Meet Frank Gaffney, the anti-Muslim gadfly reportedly advising Donald Trump’s transition team

The Wall Street Journal reported Tuesday that amid the Trump transition team shuffle, Frank Gaffney had been brought in to help advise on security issues. (On Wednesday, the Trump team denied Gaffney was advising the transition, but would not confirm or deny whether he’d spoken with Trump this week.) Last year, we took a closer look at the former Reagan official’s controversial career:

In June 2009, shortly after President Obama wrapped up his visits to Saudi Arabia and Egypt, the Washington Times ran an opinion piece suggesting that the newly inaugurated president might be the first to be a Muslim.

It starts slowly, saying that Obama might be the “first Muslim president” in the same sense that Bill Clinton was once dubbed the “first black president” — which is to say that he’s not Muslim, he’s just sympathetic to the community. But a few paragraphs later, that conceit evaporates.

“With Mr. Obama’s unbelievably ballyhooed address in Cairo Thursday to what he calls ‘the Muslim world’,” columnist Frank Gaffney wrote, “there is mounting evidence that the president not only identifies with Muslims, but actually may still be one himself.” That evidence? Obama referred to the “Holy Koran.” He said he knew about Islam. And he used the phrase “peace be upon them” when mentioning Moses, Jesus and Muhammad. Obama, Gaffney wrote, was engaged in “the most consequential bait-and-switch since Adolf Hitler duped Neville Chamberlain over Czechoslovakia at Munich.”

CNN’s Chris Cuomo, confronting Trump about the proposal on Tuesday, told Trump that CNN “wouldn’t even put that poll on the air. It’s a hack organization with a guy who was dismissed from the conservative circles for conspiracy theories. You know that.” (Trump disagreed.)

Shaykh Hamza Yusuf on Gay Muslims; Scholars Issue Statement

“We, as American Muslims, follow the openhearted and inclusive Islam of Muhammad Ali and completely reject the hatred, provincialism, and intolerance of those who trample upon the rights of others, besmirching and defiling the name of Islam.”
On June 13, 2016, Muslim leaders across North America signed the Orlando Statement. Signatories include, Shaykh Hamza Yusuf, Shaykh Abdullah Bin Bayyah, and Shaykh Faraz Rabbani.
You can read the statement, in full, at the Orlando Statement website.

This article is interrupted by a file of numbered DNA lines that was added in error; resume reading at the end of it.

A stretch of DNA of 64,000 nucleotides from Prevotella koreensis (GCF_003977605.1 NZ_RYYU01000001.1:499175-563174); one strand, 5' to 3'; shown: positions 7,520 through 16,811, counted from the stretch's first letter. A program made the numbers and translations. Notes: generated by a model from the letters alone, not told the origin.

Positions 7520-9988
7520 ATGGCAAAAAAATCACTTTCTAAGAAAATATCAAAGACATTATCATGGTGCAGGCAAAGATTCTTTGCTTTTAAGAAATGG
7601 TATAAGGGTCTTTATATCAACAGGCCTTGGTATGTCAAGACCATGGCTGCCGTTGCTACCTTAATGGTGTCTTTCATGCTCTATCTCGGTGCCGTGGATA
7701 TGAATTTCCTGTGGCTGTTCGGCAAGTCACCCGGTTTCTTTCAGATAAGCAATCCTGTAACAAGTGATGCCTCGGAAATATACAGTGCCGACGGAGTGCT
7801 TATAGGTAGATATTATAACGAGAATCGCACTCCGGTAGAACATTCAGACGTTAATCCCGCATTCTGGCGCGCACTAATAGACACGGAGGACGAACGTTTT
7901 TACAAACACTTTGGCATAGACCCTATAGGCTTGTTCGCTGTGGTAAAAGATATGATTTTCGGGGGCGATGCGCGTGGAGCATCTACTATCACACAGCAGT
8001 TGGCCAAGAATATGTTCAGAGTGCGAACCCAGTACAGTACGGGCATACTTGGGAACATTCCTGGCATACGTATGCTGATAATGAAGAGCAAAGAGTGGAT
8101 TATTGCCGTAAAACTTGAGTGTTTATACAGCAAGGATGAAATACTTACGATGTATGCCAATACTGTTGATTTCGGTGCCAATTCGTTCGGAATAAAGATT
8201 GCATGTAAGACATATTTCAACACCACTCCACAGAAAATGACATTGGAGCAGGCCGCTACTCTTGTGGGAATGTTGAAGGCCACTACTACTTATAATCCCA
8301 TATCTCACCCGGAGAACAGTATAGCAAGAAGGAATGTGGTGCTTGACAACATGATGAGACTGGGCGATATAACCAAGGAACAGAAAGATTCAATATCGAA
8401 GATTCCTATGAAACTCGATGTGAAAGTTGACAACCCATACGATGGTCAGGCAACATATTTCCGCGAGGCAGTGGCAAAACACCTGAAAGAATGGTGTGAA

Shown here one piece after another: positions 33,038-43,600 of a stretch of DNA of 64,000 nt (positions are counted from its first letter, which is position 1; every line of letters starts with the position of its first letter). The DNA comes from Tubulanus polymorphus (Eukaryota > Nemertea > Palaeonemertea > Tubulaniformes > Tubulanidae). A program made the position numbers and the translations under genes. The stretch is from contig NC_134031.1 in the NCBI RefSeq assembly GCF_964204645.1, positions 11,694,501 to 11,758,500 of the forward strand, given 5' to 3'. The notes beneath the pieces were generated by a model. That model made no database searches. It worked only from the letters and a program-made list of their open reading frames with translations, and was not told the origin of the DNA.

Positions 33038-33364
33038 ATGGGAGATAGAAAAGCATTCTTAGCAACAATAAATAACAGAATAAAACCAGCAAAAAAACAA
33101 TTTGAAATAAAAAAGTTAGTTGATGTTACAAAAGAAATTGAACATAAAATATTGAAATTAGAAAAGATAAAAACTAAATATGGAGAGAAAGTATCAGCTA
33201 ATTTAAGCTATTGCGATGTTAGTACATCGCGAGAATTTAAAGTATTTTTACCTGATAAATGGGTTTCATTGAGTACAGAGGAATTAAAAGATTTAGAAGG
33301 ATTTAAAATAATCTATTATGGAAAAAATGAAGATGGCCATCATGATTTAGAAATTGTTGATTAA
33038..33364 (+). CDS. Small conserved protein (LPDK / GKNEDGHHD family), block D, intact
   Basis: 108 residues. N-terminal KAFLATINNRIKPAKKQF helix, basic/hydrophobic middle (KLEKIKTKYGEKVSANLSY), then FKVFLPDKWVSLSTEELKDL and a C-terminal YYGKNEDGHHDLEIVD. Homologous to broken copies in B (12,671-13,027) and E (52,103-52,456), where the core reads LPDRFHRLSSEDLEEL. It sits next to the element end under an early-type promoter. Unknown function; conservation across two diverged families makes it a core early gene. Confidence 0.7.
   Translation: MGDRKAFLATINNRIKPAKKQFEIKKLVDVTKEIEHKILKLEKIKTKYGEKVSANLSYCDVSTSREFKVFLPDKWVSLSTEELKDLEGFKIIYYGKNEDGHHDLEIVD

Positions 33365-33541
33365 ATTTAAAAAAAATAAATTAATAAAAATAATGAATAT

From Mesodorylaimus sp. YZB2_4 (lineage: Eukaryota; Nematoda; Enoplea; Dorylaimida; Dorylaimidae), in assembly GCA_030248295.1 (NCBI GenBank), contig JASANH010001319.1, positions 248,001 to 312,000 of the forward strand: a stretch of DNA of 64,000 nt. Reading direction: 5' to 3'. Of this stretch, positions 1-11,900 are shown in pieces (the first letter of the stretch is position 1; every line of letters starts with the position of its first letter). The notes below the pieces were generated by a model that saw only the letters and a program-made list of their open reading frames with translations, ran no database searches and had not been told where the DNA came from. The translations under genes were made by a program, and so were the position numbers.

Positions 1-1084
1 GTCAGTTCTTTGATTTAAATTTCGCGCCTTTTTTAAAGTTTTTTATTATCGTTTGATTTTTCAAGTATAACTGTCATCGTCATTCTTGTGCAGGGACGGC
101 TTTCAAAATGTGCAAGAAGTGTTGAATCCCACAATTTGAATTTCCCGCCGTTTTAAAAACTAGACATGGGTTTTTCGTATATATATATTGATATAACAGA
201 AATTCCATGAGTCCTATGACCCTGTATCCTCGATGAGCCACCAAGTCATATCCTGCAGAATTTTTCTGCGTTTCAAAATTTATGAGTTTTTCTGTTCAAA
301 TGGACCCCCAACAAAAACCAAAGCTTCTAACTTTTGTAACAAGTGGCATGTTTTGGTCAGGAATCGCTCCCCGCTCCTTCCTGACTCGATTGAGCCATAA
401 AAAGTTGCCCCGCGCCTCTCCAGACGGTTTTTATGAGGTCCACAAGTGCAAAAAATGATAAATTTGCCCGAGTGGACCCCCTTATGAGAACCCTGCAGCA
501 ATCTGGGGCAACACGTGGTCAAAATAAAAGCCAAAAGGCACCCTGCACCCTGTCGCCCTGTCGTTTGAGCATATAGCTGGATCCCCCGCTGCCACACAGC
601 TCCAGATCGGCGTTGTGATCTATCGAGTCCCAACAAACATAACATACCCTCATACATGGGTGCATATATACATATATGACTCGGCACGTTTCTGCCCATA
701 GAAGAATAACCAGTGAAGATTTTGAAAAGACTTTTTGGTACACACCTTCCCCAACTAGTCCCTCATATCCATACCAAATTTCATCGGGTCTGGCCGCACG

Shaykh Hamza Yusuf gave a brief interview addressing several difficult issues. We reproduce it below with thanks to CNN.

First State Terrorist Registry In The Nation

NYS Senator Tom Croci Passes Legislation To Create Historic First-Ever State Terrorist Registry Proposed to Protect the Number One Terrorist Target in the United States – New York
The New York State Senate is the first legislative body in the United States to consecutively pass legislation creating a Terrorist Registry, sponsored by Senator Thomas D. Croci (R-Sayville), Chair of the New York State Senate Committee on Homeland Security, Veterans and Military Affairs, and Assemblyman Michael Den Dekker (D-Jackson Heights).  The Senate approved the measure for the second year in a bipartisan vote (Senate bill S3464C;/Assembly bill A6129C).
“The deterioration of the security situation overseas and the growing number of attacks at home, including the barbaric attack this week in Orlando, it is clear we are under attack.   Law enforcement and New Yorkers are not being unreasonable in demanding convicted terrorists be registered,” said Senator Croci. “CNN reported last year that FBI Director James Comey asked state and local law enforcement to help the FBI keep tabs on hundreds of individuals.  We must give our police and law enforcement agencies every tool we can.  We should know if the person living next door is a convicted terrorist.

Why this perfect response to negative stereotypes about Islam is being shared again

An interview with an author who criticised negative stereotypes about Islam is being widely shared online again after the Paris attacks. Reza Aslan’s interview on CNN, in which he was asked ‘Does Islam promote violence?’, initially made headlines in September last year.

He was asked to appear on the news channel after comedian Bill Maher made controversial comments about Islam. On his chat show, Maher claimed that “vast numbers of Muslims around the world believe that humans deserve to die for merely holding a different idea, or drawing a cartoon, or writing a book, or eloping with the wrong person”. He added: “Not only does the Muslim world have something in common with Isis, it has too much in common with Isis.”